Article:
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PATIENTS RISK SLEEP PROBLEMS FROM NOISE IN HOSPITAL CRITICAL CARE UNITS

Nurse researchers have provided evidence that hospital critical care unit (CCU) noise may put patients at risk of sleep problems. The study, by M Topf and M Bookman at University of Colorado Health Sciences Center, goes on to say that technological advances in CCU’s are contributing to this problem and that the results provide support for the hypothesis that CCU sound levels impact negatively on subjective sleep.

Although data on the negative effects of CCU noise on physiological sleep are available, less attention has been given to self-reports of the subjective quality of sleep following exposure to this stressor. This study hypothesized that subjects exposed to CCU sound levels would report poorer subjective sleep than subjects in a quieter environment. Sixty female subjects, attempting to sleep overnight in a laboratory, were randomly assigned to an experimental group, where they heard an audiotape recording of CCU sounds throughout the night, or to a quiet group where the audiotape recording of CCU sounds was withheld. A self-rating questionnaire was used to assess subjective sleep. The noise condition subjects reported taking longer to fall asleep, less time sleeping, more awakenings, poorer quality of sleep compared to home, as well as fewer positive and more negative adjectives descriptive of sleep. Self-reports of the time spent sleeping and the number of negative adjectives descriptive of sleep yielded the greatest number of significant correlations with scores for the other measures of sleep, indicating that these measures may be more accurate. Data on the quality of dreams yielded no difference between groups. The results provide support for the hypothesis that CCU sound levels impact negatively on subjective sleep. It was recommended, now that CCU sound levels were isolated in the laboratory as a potential stressor, that future research should attempt to replicate this study in a hospital CCU.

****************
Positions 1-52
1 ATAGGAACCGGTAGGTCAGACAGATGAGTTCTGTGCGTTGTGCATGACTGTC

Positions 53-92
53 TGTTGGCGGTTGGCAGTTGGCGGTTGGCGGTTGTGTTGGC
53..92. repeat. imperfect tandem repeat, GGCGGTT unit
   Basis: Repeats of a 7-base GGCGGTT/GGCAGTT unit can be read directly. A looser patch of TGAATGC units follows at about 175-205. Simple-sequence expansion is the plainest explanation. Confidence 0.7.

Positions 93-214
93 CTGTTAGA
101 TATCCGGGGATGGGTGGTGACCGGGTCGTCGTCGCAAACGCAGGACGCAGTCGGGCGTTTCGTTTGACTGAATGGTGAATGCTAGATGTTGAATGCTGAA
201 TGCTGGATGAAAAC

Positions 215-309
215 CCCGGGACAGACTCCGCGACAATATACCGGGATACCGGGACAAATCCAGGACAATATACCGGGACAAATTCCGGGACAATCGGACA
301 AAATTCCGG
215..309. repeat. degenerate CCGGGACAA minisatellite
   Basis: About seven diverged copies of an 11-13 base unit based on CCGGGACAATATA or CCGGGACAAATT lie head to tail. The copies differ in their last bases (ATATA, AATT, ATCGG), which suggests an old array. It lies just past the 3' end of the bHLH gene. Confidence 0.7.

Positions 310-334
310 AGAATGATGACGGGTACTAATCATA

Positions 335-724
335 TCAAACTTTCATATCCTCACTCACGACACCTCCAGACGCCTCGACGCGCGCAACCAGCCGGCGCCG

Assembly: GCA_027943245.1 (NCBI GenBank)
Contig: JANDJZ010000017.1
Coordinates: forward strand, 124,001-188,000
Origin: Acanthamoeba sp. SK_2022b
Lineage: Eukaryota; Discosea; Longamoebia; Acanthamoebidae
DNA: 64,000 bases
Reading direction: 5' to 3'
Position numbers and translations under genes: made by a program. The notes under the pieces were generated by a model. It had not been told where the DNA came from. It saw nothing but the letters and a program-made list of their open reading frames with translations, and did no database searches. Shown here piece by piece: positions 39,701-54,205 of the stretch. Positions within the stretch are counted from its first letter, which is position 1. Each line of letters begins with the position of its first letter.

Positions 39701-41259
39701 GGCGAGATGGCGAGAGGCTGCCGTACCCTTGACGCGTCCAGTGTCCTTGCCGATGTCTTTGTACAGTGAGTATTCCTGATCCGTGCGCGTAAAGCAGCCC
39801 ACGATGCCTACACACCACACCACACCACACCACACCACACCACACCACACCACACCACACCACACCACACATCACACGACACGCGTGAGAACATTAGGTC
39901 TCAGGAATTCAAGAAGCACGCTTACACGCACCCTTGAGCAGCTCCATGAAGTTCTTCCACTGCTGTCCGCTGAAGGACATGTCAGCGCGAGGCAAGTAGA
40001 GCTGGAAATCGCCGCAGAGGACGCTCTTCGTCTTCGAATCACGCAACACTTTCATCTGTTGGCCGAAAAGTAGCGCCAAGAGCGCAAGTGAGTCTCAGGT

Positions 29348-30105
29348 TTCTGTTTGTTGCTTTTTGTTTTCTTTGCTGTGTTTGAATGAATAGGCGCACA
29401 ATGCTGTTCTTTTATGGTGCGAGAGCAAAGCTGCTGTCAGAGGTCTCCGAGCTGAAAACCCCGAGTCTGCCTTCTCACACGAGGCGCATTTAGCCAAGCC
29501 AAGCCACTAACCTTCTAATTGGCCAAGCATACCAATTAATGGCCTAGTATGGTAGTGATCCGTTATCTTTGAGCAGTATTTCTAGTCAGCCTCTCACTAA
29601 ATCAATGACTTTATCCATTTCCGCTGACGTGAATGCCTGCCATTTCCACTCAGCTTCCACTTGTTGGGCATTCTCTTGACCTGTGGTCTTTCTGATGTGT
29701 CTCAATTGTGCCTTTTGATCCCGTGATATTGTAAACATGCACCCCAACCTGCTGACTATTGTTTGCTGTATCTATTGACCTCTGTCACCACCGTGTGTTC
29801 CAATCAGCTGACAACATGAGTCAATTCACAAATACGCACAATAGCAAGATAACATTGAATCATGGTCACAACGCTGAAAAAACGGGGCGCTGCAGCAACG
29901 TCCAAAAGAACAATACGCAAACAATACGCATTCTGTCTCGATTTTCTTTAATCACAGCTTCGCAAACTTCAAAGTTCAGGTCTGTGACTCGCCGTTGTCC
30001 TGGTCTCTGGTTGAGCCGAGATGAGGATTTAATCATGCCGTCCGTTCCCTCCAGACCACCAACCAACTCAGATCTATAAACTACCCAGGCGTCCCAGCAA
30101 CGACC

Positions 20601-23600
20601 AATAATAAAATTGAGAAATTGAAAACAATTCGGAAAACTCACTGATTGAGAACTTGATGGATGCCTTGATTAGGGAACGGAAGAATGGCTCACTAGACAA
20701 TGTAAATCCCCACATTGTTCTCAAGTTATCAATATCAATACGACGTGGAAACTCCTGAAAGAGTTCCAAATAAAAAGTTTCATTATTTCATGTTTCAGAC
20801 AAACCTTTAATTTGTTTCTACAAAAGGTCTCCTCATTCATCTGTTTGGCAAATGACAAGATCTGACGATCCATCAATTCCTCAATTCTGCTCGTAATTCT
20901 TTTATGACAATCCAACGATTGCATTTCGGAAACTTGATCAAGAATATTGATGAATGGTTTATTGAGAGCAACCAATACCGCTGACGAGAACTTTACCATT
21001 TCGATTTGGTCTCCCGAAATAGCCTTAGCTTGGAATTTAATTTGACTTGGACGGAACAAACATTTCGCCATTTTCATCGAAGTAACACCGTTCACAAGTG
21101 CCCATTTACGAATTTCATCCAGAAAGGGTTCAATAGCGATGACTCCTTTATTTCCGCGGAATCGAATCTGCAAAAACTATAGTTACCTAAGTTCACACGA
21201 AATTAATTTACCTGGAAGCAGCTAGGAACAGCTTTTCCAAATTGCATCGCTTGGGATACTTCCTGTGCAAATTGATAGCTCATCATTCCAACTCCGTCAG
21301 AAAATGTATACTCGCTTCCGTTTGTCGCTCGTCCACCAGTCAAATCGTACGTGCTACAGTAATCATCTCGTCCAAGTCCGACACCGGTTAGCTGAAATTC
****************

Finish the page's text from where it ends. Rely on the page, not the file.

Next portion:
Healthcare Environments 150

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